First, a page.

So, as the examination season is underway in many universities, I thought I should pass on my rather eccentric approach to exam revision. No doubt, I’ll discover that I wasn’t so eccentric after all but none of us dared share such an unconventional approach to exam preparation.
Susan Greenfield, A Day in the Life of the Brain, London: Allen Lane, 2016.
Leadership is like shepherding – selfless and most of the time you have to stand back and watch. You show them where to forage [provide the vision], you take care of their health and welfare, you protect them against predators [threats] and you worry about them. But, when all of that’s done, you watch from a distance and feel proud of them.
If you would like to discuss ideas about leadership in science and technology then join us towards the end of this month for a CPD module on Scientific Impact and Reputation, which is part of our Science and Technology Leadership programme at the University of Liverpool in London.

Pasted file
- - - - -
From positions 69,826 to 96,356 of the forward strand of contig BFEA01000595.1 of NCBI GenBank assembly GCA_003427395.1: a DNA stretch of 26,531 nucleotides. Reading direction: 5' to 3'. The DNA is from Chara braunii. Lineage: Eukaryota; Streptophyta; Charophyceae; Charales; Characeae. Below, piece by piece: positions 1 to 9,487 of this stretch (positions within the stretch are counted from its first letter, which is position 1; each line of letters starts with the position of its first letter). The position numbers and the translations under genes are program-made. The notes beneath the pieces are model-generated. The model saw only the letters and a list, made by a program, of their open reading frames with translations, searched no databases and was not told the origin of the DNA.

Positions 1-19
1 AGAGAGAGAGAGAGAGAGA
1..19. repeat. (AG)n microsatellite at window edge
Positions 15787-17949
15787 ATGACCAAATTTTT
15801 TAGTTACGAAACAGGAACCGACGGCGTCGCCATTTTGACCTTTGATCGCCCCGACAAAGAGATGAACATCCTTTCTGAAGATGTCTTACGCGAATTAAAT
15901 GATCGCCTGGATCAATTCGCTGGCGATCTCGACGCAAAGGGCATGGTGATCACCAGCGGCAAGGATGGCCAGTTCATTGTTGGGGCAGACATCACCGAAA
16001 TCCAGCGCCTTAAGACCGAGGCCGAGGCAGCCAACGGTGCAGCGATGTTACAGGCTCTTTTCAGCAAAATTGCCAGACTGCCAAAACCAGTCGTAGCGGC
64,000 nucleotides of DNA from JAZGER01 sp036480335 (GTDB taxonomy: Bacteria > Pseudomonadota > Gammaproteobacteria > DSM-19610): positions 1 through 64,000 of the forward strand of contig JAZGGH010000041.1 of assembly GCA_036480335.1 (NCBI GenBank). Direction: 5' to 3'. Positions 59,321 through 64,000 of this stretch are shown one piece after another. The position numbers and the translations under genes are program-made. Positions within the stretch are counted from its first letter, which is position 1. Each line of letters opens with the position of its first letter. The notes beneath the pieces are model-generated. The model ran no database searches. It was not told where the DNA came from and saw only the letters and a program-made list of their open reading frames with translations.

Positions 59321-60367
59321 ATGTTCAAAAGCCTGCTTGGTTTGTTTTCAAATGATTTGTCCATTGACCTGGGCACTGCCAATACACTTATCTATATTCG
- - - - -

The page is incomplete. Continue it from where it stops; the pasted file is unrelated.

While we were walking in the Lake District [see my post ‘Gone Walking’ on April 19th, 2017] I read ‘The Shepherd’s Life’ by James Rebank. Rebank describes how his flock is hefted to the land. ‘Heft’ is a word used in Northern England and Scotland, and means to become accustomed and attached to an area of pasture. In our modern society people tend to become accustomed and attached to cities. A few weeks earlier Nilanjana Roy, writing in the FT Weekend on April 8/9, wrote about the growing belief that national identity is an outdated and insufficient concept, whereas cities reflect the common identities of their inhabitants and have been home to peoples of diverse origin and belief for centuries. Many of us who travel frequently have a map in our heads of cities in which we feel comfortable, happy to return, accustomed or ‘hefted’. Roy calls it ‘a map of belonging’ – the cities that your spirit chimes with the most. Mine would probably include Liverpool, Ottawa, Santa Fe and Taipei [see my posts entitled ‘Out and about‘ and ‘Crash in Taipei: an engineer’s travelogue‘ on December 7th, 2016 and November 19th, 2o14 respectively]. To which cities do you feel ‘hefted’?